Editorial July 1, 2000 Issue

The Life Raft Business

This month we conclude our three-part series on life rafts. Well, almost. A great deal of data was generated from both the wave pool tests and item-by-item scrutiny of the many rafts—43, divided between Belvoir Publications’ marine and aviation newsletters.

Unfortunately, there are a few issues we haven’t had room to discuss yet, and must wait until upcoming issues. These include a brief analysis of the fabrics from which life rafts are made—rubber-based products, PVC and polyurethane; and some observations on lessons learned from the 1999 Sidney-Hobart Race in which many yachts were disabled, and a number of crews were forced to deploy life rafts, some times with disastrous results.

In the past few years there have also been some notable changes in the life raft industry that may impact your purchasing decisions.

Givens Marine Survival
Givens is no longer solely owned by, nor is it managed by, its founder, Jim Givens. Frank Perrino assumed majority ownership in 1996 and the name was changed to Givens Marine Survival Co. A lawsuit with Jim Givens ensued, resulting in a 1997 judgment prohibiting Givens from the business for six years. Under Perrino the company opened its own factory in 1997; previously, a sub-contractor built the rafts. Meanwhile, the now defunct Jim Givens Survival Co. and Givens Ocean Survival Systems, Co. (the original Givens company), which were still operated by Jim Givens, had their authorization revoked by the Coast Guard in 1999 after numerous instances of improperly serviced rafts were uncovered. The current manufacturer, run by Perrino, was not implicated. A USCG Marine Safety Alert issued in May 1999 advised those owners who had rafts serviced by these companies since 1997, and which have not been serviced since, to have them re-inspected.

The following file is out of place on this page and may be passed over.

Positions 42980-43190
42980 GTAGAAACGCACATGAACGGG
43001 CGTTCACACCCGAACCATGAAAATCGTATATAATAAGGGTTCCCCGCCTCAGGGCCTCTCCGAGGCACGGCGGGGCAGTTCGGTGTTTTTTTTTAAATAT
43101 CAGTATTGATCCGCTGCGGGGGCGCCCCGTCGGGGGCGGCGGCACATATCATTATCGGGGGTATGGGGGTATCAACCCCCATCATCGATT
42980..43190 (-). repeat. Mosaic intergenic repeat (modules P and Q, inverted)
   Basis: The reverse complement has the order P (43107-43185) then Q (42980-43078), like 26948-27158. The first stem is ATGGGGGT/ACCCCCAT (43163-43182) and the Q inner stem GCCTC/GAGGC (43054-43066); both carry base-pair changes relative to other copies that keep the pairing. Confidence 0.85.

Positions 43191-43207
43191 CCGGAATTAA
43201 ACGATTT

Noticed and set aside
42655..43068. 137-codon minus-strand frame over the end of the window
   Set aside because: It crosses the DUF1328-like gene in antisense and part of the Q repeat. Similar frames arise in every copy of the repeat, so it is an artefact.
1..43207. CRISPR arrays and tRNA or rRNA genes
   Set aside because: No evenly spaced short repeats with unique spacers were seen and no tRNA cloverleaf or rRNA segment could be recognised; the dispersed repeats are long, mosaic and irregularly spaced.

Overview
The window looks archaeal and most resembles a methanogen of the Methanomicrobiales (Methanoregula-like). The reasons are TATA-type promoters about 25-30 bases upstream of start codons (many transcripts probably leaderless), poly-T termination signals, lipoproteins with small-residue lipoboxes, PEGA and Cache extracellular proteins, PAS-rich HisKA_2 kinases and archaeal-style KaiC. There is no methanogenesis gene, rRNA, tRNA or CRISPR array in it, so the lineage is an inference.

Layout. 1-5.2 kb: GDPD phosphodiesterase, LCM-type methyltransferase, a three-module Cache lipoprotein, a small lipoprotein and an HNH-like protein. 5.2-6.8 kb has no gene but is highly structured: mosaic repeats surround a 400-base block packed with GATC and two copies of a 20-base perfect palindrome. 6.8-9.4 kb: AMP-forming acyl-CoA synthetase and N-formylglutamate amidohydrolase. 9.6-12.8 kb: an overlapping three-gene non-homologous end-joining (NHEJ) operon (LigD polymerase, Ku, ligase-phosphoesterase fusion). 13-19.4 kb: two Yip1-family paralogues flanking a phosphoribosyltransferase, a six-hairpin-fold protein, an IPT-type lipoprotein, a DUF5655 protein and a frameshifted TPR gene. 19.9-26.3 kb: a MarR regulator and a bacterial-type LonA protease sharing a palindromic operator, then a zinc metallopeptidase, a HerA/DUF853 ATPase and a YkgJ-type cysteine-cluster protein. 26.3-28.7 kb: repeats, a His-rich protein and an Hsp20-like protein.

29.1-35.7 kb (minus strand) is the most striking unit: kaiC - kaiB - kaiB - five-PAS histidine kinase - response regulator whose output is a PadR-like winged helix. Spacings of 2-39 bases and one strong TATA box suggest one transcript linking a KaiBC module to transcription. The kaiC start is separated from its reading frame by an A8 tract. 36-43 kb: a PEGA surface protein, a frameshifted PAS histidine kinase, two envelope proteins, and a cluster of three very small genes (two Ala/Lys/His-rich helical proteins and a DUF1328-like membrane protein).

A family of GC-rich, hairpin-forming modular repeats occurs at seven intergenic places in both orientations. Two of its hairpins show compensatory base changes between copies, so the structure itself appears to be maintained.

Winslow LifeRaft
In the last decades of John Winslow's life and after his death the Winslow Co. suffered from neglect and its reputation went down the tubes. In 1989, Winslow was acquired by Fred Shoaff, who shut down the company, designed a new line of lightweight offshore rafts aimed initially at racers, and then started up production again as Winslow LifeRaft. The line expanded from there.

In 1999, they moved into a new factory. The only resemblance between Winslow rafts of today and those built under its namesake is the name. Until recently, Winslow rafts had to be returned to the factory for service, though Winslow 's standard service fee includes FedEx shipping both ways anywhere in the world. As we go to press, Winslow is opening selected service stations worldwide.

Zodiac of North America
In the past few years, Zodiac of France has gobbled up a number of smaller life raft companies to become the 800-pound gorilla of the industry. In rafts, besides Zodiac, they now own Autoflug (Germany), Avon (UK), BFA (Germany), Bombard (France), ProSaver (Germany), and they hold 50% of DBC Marine Safety (Canada). They also own aviation raft producers Aerazur (France) and Air Cruisers (U.S.). Avon rafts are now made in Autoflug's Hungarian factory and Bombard brand rafts are now identical to Zodiac. Both Avon and Zodiac have introduced new rafts this year, but were unable to supply them in time for our tests.

Thanks to Doug Ritter for his project leadership and tireless efforts, the USCG personnel and volunteers who participated in the evaluation of life rafts.

—Dan Spurr

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